In December 1961, UN troops launched an offensive against Katanga, the defense plan was designed by Faulques. UN aviation attacked the mercenaries, who were also shelled by mortar. Swedish peacekeepers entered Elizabethville, followed by the Indian brigade of General Raja, and the Massart camp, where the Katanga forces were, was attacked by the United Nations. Faulques' men, well informed by the local population, fought back effectively, on December 21, a cease-fire was signed in Kitona.[1]

Having left the army, Faulques began a mercenary career, alongside his friend Bob Denard, first in North Yemen[4] from August 1963 to the end of 1964, in support of MI6 (British intelligence),[1] then in Biafra on behalf of the French government.[1][5] According to David Smiley in Arabian Assignment (page 156), the French and Belgian mercenaries alternated in the early 1960s between the Yemeni and Congo theaters since in the Congo they had women and alcohol at will but were rarely paid, while in Yemen they are paid but were deprived of women and alcohol.[6]

Faulques served as a model for certain characters in the novels of Jean Lartéguy, Les Centurions, Les Prétoriens (The Praetorians) and Les Chimères Noires (The Hounds of Hell) and in Declan Power's The Siege of Jadotville.

In 2010, Commandant Faulques was honored at the Foreign Legion's Camerone ceremony.[1]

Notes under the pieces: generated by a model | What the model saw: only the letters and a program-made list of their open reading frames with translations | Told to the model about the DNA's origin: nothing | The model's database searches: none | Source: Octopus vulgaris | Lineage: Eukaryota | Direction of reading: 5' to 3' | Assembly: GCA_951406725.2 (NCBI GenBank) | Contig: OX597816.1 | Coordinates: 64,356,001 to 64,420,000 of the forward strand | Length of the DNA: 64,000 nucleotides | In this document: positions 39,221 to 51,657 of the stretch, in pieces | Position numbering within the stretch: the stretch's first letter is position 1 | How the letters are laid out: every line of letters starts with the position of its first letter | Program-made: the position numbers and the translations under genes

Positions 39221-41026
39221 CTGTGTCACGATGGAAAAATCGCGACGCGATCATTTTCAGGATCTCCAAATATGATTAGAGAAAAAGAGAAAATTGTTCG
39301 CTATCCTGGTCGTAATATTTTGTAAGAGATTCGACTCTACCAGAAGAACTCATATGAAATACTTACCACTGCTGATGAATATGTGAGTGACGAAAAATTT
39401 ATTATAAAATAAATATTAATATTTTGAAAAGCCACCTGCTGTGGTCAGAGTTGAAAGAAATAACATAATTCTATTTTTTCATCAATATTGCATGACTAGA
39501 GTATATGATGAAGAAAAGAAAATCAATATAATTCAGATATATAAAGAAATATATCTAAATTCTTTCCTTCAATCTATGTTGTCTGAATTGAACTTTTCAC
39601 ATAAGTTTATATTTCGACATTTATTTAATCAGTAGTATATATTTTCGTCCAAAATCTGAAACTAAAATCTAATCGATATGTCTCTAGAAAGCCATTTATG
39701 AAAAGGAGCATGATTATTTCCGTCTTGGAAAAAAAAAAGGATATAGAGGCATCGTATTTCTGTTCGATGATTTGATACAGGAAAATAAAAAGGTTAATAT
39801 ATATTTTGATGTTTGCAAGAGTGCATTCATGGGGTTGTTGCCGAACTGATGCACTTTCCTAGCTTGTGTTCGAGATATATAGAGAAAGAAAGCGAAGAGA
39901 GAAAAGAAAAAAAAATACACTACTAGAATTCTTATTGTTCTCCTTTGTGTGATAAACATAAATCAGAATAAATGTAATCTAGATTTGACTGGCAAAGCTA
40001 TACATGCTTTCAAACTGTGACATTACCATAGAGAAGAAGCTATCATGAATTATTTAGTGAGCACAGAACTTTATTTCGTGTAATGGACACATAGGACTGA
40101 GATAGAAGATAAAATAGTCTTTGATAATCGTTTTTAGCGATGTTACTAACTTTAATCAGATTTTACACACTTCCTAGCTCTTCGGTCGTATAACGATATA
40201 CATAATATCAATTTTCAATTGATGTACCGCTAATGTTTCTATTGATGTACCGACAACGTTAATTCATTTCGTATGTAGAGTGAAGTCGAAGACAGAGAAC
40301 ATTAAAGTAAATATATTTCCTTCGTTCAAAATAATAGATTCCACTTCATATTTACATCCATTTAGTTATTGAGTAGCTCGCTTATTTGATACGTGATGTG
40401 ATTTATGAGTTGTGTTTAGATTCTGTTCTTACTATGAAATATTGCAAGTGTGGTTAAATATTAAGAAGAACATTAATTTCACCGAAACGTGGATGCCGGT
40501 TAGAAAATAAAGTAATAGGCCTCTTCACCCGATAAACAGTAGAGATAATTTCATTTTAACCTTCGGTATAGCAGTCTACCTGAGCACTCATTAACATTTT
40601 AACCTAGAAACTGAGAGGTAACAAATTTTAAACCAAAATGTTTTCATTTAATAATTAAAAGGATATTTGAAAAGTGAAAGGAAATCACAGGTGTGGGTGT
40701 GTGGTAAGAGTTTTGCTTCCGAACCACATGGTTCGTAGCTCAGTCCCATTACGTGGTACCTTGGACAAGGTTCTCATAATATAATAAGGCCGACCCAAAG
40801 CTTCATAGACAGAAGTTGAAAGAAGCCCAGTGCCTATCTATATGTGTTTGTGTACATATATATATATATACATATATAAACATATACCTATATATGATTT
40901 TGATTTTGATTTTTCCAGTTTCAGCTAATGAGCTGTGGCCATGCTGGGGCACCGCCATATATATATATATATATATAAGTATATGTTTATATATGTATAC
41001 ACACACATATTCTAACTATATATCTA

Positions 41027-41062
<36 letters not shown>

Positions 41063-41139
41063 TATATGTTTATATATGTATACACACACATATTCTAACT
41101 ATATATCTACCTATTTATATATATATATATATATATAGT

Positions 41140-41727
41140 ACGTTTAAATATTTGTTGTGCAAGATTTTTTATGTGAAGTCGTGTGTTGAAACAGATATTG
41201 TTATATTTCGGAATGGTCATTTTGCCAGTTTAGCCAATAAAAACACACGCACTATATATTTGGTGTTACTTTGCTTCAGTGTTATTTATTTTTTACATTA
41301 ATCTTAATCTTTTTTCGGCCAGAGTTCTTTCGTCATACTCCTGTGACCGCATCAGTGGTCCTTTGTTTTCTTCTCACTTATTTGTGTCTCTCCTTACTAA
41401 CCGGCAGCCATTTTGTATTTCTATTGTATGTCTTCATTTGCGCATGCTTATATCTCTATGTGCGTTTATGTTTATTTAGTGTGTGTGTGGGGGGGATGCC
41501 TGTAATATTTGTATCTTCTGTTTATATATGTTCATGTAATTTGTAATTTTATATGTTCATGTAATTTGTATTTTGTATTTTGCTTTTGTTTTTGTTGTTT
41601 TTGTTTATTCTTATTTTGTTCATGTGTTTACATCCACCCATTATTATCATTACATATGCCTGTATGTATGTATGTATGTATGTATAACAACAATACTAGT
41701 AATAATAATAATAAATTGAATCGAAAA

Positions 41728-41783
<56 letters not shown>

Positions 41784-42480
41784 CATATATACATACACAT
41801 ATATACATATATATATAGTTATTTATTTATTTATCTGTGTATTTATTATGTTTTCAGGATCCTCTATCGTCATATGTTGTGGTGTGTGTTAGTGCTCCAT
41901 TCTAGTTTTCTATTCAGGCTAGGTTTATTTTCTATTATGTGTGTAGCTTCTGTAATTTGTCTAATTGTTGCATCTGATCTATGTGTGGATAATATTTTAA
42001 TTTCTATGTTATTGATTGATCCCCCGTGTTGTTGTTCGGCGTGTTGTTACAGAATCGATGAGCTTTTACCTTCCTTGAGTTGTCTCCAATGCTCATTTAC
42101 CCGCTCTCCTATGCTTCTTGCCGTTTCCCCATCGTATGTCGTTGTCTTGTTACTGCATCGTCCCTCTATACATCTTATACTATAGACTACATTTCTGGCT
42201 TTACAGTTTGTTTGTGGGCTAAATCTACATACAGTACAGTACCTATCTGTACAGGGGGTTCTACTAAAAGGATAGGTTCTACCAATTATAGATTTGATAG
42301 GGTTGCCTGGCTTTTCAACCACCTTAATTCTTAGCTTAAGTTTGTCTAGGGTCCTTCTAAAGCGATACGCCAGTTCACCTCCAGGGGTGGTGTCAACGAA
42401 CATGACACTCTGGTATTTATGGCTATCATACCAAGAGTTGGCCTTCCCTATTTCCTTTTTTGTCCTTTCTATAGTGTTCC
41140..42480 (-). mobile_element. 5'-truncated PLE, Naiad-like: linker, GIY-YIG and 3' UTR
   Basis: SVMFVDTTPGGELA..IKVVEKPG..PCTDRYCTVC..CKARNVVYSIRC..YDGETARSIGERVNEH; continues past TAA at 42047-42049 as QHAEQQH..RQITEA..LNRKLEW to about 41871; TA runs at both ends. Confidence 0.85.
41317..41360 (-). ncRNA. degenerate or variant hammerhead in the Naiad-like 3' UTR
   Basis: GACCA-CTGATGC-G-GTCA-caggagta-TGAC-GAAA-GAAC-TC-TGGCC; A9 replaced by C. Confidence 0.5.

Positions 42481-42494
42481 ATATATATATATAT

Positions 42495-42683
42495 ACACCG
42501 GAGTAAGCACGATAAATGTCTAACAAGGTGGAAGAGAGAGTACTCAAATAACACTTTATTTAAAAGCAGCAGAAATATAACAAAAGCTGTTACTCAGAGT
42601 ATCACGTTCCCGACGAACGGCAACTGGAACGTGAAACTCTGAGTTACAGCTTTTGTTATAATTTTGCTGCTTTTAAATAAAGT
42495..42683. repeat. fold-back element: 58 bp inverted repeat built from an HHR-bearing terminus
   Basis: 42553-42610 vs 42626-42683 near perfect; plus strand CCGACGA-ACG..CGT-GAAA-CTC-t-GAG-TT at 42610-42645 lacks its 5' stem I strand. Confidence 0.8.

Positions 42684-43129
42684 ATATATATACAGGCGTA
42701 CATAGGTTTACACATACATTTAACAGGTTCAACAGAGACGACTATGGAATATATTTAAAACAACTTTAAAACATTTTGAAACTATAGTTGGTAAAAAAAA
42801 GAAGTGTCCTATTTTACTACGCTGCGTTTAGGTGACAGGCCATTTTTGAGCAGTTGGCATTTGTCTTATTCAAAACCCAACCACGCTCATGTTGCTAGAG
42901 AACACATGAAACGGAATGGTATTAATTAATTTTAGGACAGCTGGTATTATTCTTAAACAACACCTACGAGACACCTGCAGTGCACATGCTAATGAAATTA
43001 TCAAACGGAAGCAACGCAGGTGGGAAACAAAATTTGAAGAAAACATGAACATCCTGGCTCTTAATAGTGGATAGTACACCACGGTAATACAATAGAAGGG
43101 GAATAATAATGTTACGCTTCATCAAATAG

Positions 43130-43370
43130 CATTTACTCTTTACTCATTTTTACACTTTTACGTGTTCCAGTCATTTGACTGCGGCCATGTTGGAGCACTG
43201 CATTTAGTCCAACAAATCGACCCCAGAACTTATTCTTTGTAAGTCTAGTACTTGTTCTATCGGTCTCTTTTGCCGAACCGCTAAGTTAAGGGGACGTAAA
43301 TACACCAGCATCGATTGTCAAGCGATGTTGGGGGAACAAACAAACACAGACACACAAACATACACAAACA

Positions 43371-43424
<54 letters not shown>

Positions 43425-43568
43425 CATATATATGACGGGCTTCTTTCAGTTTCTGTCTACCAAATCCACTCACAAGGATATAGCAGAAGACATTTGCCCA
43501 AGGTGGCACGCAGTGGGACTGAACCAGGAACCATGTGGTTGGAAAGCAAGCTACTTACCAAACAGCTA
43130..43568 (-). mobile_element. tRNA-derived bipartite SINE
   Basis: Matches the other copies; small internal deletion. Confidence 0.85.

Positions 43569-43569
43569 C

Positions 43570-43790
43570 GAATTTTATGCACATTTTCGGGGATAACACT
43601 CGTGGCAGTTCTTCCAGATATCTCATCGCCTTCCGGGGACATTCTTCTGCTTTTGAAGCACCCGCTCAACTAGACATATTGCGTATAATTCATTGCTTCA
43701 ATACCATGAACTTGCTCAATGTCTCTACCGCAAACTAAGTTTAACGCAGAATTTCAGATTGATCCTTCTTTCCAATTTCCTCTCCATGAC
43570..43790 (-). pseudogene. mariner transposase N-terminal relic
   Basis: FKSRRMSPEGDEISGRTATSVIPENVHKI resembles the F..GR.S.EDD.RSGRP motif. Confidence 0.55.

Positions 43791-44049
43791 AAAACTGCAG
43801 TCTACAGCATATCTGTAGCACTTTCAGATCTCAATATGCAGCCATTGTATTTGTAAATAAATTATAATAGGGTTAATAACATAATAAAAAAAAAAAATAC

Ribbons[edit]

Legion Honneur GC ribbon.svg Croix de Guerre 1939-1945 ribbon.svgBronze-star-device-3d.png Croix de Guerre des Theatres d'Operations Exterieurs ribbon.svgService star silver.pngService star silver.pngBronze-star-device-3d.png Croix de la Valeur Militaire ribbon.svgAward star (gold).pngAward star (gold).pngService star silver.png
Croix du Combattant (1930 France) ribbon.svg Medaille d'Outre-Mer (Coloniale) ribbon.svg Medaille commemorative de la Guerre 1939-1945 ribbon.svg Medaille commemorative de la Campagne d'Indochine ribbon.svg
Medaille commemorative des Operations du Moyen-Orient ribbon.svg Medaille commemorative des Operations de securite et de Maintien de l'ordre ribbon.svg LAO Order of the a Million Elephants and the White Parasol - Officer BAR.png Merite civil Tai.png
Merite militaire tai ribbon.svg Vietnam gallantry cross-3d.svgBronze-star-device-3d.png Medaille (Insigne) des Blesses Militaires ribbon.svgGolden Red Star.svgGolden Red Star.svgGolden Red Star.svg Medaille (Insigne) des Blesses Militaires ribbon.svgGolden Red Star.svgGolden Red Star.svgGolden Red Star.svg

Decorations[edit]

Foreign Decorations[edit]

See also[edit]

References[edit]

  • The Mercenaries 1960-1980 Historia; Special Issue 406 bis (1980).
  • Pierre Lunel, Bob Denard, King of Fortune. First edition, 1991. Regarding Yemen, in this book the spotlight is given to the French while the essential role of the British, who were the organizers and contractors is obscured. So the colonel of SAS "Johnny" Cooper (fr) it appears as a simple "English radioman", and Colonel David Smiley is mentioned only once (page 244) (photographs).
  • David Smiley; Peter Kemp (1975). Arabian Assignment. Editions Cooper.  Written by an officer who participated in the field, to British intervention on behalf of MI6, Oman (1958-1961) and Yemen (1963-1967). Notebook with photographs.
  • Colonel David Smiley Irregular Regular, Michael Russell, Norwich, 1994 (ISBN 0859552020).
  • Stephen Dorril (2000). MI6: Inside the Covert World of Her Majesty's Secret Intelligence Service. New York: The Free Press. ISBN 0-7432-0379-8.  All MI6 operations are detailed. Chapter 19 is devoted to Albania ("Project Valuable"), chapter 30 deals with Oman and Muscat, Chapter 31 with Yemen. Index online

External links[edit]